CIT readies officers to deal with suspects with mental illness
- August 25, 2015
- / Louis Cooper
- / community-dashboard
While acts of public violence in places like movie theaters, churches and military recruitment centers dominate national headlines, even local law enforcement officers are faced with situations that may involve perpetrators with mental health issues.
In Escambia and Santa Rosa counties, the Crisis Intervention Team training program seeks to teach officers how to effectively deal with suspects with potential mental illness. To date, 659 officers have been CIT trained in both counties.
The course is offered quarterly by Lakeview Behavioral Health.
“The Crisis Intervention Team is an innovative first-responder model of law enforcement based crisis intervention with community, health care and advocacy partnerships,” said Mary Carter, CIT’s mental health program coordinator at Lakeview.
“CIT provides law enforcement-based intervention training for assisting those individuals with a mental illnesses, family members and citizens within the community.”
That's important because local public safety officials — including law enforcement — have increasingly found themselves becoming the gatekeeper for suspects who have mental health issues. In fact in a U.S. Department of Justice report, access to proper mental health care was cited as a deficiency at the Escambia County Jail.
When Escambia County's new corrections chief, Michael Tidwell, took charge, he praised the effectiveness CIT-training can have based on his experience with it in other cities, including Memphis, where the CIT model was developed. Read our interview with him from earlier this year here.
The most recent CIT training was Aug. 3-7. The class session was geared toward helping school resource officers in Escambia and Santa Rosa counties.
Law enforcement agencies involved with Northwest Florida Regional CIT Task Force include:
— Santa Rosa County Sheriff’s Office.
— The Department of Law Enforcement and Corrections.
— Escambia County Sheriff’s Office.
— Pensacola Police Department.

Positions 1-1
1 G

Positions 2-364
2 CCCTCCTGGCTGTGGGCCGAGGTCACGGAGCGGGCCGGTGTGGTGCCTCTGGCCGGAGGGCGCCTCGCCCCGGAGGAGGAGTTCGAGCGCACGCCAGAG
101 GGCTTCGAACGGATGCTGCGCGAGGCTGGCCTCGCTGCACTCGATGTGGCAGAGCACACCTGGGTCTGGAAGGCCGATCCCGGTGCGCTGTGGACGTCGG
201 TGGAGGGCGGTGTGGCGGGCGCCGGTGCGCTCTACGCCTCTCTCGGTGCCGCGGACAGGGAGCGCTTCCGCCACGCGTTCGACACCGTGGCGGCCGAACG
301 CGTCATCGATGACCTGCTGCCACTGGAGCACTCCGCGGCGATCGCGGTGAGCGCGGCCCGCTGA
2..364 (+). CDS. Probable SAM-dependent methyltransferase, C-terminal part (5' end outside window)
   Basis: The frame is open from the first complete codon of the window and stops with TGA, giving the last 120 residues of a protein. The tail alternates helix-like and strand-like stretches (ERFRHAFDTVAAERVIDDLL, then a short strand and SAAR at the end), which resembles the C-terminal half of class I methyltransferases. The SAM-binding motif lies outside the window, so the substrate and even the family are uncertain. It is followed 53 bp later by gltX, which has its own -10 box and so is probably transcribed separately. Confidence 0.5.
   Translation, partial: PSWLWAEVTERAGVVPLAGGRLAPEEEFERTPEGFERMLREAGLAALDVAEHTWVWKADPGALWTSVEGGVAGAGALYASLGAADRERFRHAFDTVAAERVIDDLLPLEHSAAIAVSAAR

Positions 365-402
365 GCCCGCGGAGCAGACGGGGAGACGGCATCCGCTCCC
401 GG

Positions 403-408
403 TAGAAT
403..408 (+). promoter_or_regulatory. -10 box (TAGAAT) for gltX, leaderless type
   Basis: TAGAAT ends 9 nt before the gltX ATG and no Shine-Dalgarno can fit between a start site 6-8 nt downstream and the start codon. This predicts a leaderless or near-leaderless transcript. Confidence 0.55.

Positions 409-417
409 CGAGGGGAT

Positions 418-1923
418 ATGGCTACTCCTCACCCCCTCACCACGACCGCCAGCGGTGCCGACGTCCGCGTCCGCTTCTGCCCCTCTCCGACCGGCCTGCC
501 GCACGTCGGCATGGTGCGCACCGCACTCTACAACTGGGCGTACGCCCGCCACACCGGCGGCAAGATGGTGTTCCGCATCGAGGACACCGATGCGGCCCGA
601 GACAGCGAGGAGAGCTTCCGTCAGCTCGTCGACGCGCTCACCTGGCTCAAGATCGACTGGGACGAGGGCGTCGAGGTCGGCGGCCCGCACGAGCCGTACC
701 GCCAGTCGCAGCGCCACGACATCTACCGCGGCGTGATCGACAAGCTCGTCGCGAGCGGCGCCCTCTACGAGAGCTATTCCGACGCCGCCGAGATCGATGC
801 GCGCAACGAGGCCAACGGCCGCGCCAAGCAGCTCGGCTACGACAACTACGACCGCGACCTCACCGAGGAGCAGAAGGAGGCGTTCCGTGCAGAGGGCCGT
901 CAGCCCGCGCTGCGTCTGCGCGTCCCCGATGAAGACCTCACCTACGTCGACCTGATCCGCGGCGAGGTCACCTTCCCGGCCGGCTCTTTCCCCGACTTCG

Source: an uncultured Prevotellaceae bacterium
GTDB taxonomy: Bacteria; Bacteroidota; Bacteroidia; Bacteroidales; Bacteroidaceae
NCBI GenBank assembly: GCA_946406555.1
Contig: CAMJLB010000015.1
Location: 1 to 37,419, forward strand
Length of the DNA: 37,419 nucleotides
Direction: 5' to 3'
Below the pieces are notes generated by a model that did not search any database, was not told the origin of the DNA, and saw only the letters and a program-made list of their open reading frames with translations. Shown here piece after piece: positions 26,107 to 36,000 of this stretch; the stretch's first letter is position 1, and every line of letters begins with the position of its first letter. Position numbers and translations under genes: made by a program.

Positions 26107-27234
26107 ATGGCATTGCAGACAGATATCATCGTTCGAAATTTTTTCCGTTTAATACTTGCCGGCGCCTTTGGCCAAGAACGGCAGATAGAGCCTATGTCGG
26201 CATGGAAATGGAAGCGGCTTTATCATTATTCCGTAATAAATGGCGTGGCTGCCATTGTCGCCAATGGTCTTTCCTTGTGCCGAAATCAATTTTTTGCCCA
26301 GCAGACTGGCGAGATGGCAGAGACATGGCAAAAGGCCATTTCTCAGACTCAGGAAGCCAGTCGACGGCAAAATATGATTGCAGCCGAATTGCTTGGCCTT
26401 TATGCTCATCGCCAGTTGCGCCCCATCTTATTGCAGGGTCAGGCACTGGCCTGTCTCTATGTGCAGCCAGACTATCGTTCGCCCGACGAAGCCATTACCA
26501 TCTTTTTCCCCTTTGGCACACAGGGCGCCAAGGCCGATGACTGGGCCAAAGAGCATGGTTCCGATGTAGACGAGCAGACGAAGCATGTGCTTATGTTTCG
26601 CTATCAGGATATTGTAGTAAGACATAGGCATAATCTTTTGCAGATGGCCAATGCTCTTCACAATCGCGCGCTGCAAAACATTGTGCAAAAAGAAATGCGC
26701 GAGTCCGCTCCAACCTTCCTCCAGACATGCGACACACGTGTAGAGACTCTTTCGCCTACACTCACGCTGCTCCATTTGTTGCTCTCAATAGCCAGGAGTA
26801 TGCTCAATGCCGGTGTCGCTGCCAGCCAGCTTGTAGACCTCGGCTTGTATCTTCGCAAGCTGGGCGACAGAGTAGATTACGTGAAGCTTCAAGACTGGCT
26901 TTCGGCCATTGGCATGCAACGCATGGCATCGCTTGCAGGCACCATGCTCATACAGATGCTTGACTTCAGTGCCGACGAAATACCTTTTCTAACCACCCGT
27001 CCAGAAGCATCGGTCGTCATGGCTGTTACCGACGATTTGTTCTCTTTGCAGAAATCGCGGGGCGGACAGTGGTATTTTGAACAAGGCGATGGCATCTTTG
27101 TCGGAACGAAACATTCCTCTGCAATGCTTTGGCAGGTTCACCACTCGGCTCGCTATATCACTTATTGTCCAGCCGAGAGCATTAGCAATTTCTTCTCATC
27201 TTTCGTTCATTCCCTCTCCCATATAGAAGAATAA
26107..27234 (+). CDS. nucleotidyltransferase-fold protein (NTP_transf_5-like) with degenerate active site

— Milton Police Department.
— Gulf Breeze Police Department.
— University of West Florida Police Department.
— Pensacola State College.
— Escambia County Jail.
There is no cost to agencies for the training and officers are paid their usual salary during the training. Instructors volunteer their time.
The 40-hour course includes expert speakers and tours of local facilities. It instructs officers on signs, symptoms and behaviors related to mental illnesses, and de-escalation skills for the encounters. It is based on the Memphis model.
Skills taught at CIT to help de-escalate suspects with mental illness include:
— Setting reasonable boundaries and limits that offer the individual genuine choice rather than an ultimatum. Individuals are presented with positive choice first, like, "Would you like to talk to a counselor or someone at Lakeview?"
— Focusing on establishing rapport with the individual. The individual may naturally gravitate to talking to one officer versus another, so the favored officer takes lead in helping establish rapport.
— Having an awareness that individual may not be able to give quick or timely response due to traumatic event. Officers are taught to allow time for processing.
— Understanding "out of the blue' behaviors,” which can sometimes stem from internal experiences such as hallucinations or delusions.
— Becoming aware that officer safety is enhanced with time spent in developing rapport.
— Looking for early warning signs such as distraction, rambling and illogical speech.
— Looking for impact of substances on individuals functioning.
Santa Rosa Sheriff’s Office Lt. Patrick Vega, who coordinates the CIT task force, said most officers have had some training dealing with offenders who suffer from mental health issues, but CIT training is a welcome supplement.
“Law enforcement officers are exposed to and see the worst things possible on a continuous basis,” Vega said. “They get hardened to situations in order to insulate themselves. This is a coping mechanism, and sometimes it is difficult to get through the shield we put up.”
CIT training can help, he said.
“Deputies and officers have to make decisions in fractions of seconds in some instances,” Vega said. “However, I have seen how using CIT skills can de-escalate volatile situations if time allows for it.”
While Vega is not aware of any data about how often mental illness plays a role in violent crime, he has seen it many times in his own work.
“I have seen individuals (who appeared to have mental illness) commit thefts, batteries, assaults and trespassing,” he said. “There is a segment that is even violent with law enforcement as is evidenced by one of our deputies being attacked by an individual with a sword.”